The Latest: Senate bill adds tax break for family leave
Nov. 16, 2017
WASHINGTON (AP) — The Latest on the Republican tax overhaul legislation (all times local):
A new tax break for businesses that give their workers paid family leave has been put into the Senate Republican tax bill now moving toward approval.
The proposal by Sen. Deb Fischer, R-Neb., was included in a late revision to the bill written by Sen. Orrin Hatch, chair of the Senate Finance Committee. The panel is debating the bill, which cuts taxes for corporations and many individuals, and doubles the standard deduction. A House tax measure is expected to be voted on by that chamber Thursday.
The family leave provision would give employers a tax credit equivalent to a percentage of the wages paid to employees while on family or medical leave. The idea is to encourage paid time for employees for family responsibilities, relieving some financial pressure.
The Senate's tax-writing panel has rejected Democrats' efforts to modify a Republican tax overhaul bill.
Several proposals aimed to protect health care coverage for veterans or people with disabilities, mental illness or opioid addiction if the requirement for individual insurance coverage is ended.
The Republican-led Senate Finance Committee voted 14-12 along party lines against the amendments. It was the panel's third day of work on the Senate bill, which would cut taxes for corporations and many individuals.
In a late addition, the bill also would repeal the so-called individual mandate in Obamacare, under which people must get insurance coverage or face a fine.
The defeated amendments would have required congressional analysts to certify that the elimination of the insurance mandate won't reduce the number of people in those categories covered by health insurance.
Ron Johnson of Wisconsin has become the first Republican senator to say he opposes the GOP tax bill. That signals potential problems for his party's effort to push the legislation through Congress by Christmas.
Johnson spokesman Ben Voelkel has confirmed Johnson's stance. The lawmaker told The Wall Street Journal he was against the measure because it helped corporations more than other businesses.
The Senate Finance Committee is debating the measure and is on track to approve it by week's end.
Republicans have a 52-48 majority in the full Senate and can afford to lose just two GOP senators and still prevail. Vice President Mike Pence would cast the tie-breaking vote.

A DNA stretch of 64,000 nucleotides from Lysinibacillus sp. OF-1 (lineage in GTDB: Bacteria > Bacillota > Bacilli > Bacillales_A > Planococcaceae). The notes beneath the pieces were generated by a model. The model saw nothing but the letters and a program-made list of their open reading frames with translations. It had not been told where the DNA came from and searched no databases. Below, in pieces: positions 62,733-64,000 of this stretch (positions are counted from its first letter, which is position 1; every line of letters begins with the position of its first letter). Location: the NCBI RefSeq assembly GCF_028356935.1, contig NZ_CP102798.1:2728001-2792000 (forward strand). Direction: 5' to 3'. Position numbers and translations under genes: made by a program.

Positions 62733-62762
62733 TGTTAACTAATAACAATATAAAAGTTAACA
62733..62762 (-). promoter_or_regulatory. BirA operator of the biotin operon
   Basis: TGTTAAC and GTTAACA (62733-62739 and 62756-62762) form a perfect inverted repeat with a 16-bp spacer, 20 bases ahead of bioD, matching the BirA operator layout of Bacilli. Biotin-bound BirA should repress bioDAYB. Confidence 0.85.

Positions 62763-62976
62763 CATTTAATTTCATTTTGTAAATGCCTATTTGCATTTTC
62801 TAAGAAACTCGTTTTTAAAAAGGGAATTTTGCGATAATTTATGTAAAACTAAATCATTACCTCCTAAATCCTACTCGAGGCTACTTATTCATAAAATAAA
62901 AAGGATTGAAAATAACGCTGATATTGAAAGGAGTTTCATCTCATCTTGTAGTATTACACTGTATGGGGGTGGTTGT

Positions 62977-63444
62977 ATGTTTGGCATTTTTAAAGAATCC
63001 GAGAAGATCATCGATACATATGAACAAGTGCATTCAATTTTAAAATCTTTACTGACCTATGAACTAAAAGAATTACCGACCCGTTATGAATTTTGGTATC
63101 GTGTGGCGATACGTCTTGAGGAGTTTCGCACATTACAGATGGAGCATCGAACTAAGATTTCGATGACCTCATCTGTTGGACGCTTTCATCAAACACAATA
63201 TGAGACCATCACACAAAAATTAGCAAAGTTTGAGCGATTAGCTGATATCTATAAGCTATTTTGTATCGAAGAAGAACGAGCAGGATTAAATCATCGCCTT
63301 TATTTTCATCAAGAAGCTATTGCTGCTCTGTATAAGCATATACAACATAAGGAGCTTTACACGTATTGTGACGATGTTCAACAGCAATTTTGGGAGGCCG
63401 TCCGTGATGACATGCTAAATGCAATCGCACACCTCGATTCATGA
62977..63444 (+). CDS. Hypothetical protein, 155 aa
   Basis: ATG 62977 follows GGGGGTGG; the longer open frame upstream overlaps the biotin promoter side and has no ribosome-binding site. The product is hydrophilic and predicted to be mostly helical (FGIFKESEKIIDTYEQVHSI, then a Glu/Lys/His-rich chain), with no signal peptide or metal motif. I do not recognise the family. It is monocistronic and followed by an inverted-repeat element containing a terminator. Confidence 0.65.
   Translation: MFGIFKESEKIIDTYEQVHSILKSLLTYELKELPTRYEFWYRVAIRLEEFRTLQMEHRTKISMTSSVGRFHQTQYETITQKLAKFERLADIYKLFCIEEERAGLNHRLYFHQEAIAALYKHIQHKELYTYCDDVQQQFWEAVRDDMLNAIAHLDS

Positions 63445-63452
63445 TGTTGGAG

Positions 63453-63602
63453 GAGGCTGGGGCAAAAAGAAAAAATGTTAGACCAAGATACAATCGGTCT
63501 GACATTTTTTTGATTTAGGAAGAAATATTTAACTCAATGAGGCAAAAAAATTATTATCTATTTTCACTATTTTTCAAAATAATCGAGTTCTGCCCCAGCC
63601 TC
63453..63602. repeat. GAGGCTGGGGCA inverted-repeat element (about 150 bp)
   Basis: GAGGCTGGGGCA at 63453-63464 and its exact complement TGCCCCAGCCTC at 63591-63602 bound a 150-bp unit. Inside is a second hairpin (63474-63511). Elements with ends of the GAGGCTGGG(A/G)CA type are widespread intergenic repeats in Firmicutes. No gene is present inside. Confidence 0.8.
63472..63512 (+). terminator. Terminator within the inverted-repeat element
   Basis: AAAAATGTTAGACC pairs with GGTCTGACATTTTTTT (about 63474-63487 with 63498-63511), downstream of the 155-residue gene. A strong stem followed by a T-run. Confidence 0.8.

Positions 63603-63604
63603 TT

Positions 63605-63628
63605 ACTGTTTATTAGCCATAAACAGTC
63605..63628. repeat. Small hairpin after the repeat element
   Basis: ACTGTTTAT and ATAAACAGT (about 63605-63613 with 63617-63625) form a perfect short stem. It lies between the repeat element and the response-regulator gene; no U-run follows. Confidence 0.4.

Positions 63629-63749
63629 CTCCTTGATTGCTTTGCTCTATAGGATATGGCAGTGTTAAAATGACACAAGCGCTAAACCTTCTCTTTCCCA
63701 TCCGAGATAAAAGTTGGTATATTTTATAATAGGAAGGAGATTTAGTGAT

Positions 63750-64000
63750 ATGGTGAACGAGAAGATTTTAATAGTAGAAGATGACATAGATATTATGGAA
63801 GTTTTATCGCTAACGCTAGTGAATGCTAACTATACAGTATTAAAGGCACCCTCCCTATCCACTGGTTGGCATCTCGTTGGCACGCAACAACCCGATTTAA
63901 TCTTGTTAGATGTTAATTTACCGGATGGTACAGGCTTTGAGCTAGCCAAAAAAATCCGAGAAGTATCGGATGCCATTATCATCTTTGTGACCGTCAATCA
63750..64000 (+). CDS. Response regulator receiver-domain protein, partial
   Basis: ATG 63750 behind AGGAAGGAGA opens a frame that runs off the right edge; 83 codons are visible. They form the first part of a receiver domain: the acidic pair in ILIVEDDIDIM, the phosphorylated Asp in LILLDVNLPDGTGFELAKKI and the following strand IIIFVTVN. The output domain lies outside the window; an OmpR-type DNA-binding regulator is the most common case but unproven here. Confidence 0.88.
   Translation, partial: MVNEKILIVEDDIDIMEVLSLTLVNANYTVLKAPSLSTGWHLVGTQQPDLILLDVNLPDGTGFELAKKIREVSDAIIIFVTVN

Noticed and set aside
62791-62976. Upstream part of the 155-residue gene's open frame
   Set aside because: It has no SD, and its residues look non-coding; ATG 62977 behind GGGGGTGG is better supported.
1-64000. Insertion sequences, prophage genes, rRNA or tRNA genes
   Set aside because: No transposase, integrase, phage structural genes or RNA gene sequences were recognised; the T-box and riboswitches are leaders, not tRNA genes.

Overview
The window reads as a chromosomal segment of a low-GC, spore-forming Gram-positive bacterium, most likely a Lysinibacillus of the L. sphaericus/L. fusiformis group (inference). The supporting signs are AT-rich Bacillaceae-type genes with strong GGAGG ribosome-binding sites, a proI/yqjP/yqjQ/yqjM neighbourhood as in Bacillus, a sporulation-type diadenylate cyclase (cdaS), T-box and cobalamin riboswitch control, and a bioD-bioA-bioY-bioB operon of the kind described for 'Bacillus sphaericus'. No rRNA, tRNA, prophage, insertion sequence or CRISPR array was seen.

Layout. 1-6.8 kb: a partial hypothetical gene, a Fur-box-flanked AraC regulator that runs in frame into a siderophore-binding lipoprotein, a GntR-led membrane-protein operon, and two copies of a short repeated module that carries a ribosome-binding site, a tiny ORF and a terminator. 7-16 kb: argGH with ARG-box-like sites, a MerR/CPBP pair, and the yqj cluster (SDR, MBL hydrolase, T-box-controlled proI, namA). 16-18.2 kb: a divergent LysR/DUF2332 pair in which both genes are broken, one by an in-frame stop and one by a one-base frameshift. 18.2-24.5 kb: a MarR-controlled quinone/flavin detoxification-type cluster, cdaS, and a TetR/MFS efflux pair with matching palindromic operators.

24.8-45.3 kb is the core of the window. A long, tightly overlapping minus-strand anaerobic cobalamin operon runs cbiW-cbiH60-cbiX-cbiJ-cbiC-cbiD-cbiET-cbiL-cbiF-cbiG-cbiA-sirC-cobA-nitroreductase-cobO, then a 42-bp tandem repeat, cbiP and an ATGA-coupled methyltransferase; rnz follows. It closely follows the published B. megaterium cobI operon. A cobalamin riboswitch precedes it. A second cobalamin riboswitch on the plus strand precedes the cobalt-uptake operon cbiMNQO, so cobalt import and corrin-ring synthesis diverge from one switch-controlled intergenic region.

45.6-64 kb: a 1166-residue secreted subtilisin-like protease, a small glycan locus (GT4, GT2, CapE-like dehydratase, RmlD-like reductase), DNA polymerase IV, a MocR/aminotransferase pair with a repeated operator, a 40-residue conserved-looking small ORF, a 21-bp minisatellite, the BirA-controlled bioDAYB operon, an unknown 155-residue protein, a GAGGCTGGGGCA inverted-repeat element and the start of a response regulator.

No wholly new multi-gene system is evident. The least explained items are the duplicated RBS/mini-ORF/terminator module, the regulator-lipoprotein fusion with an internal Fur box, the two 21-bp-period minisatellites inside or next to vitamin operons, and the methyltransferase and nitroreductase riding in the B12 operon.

GOP Sens. Susan Collins of Maine, Jeff Flake of Arizona and Bob Corker of Tennessee have expressed concerns about the bill.
A sweeping tax overhaul has cleared a procedural hurdle in the House.
Lawmakers voted 235-191 on Wednesday for the rule that sets the stage for a vote on passing the measure. That crucial vote is expected Thursday morning after President Donald Trump travels to Capitol Hill to meet with GOP lawmakers.
Republican leaders on Tuesday had projected confidence that they have the votes to pass the bill that would slash the corporate tax rate, reduce the number of tax brackets and eliminate some popular deductions.
Separately, the Senate Finance Committee is working on its version of the bill. The full Senate is expected to vote on that measure after Thanksgiving.
The two chambers need to reconcile the bills in hopes of getting a measure to Trump by Christmas.
The head of the Senate's tax-writing committee is defending the decision to include in the tax bill a repeal of the Obamacare requirement for Americans to get health insurance.
Republican Sen. Orrin Hatch, the chairman of the Senate Finance Committee, said Wednesday the requirement that nearly everyone have insurance coverage or face a fine is a tax.
Hatch said that's a "terribly regressive tax that imposes harsh burdens on low- and middle-income taxpayers." His panel started a third day of work Wednesday on the tax overhaul legislation.
Democrats angrily protested the move. Repealing the mandate would raise an estimated $338 billion that could help pay for deep tax cuts, especially for corporations. Budget analysts say it would push 13 million Americans off the insurance rolls over the next decade.
The Obama health care law's requirement that Americans get insurance coverage is now pinned as a target of Republican lawmakers. They are looking to end the individual mandate to help pay for deep tax cuts.
Senate Republicans showed Tuesday they're intent on scrapping the Affordable Care Act's insurance mandate, and the idea was endorsed by scores of GOP lawmakers in the House.
The surprise renewal of the failed effort to eliminate the law's mandate came a day after President Donald Trump renewed pressure on Republican lawmakers to include the repeal in their sweeping legislation to revamp the tax system.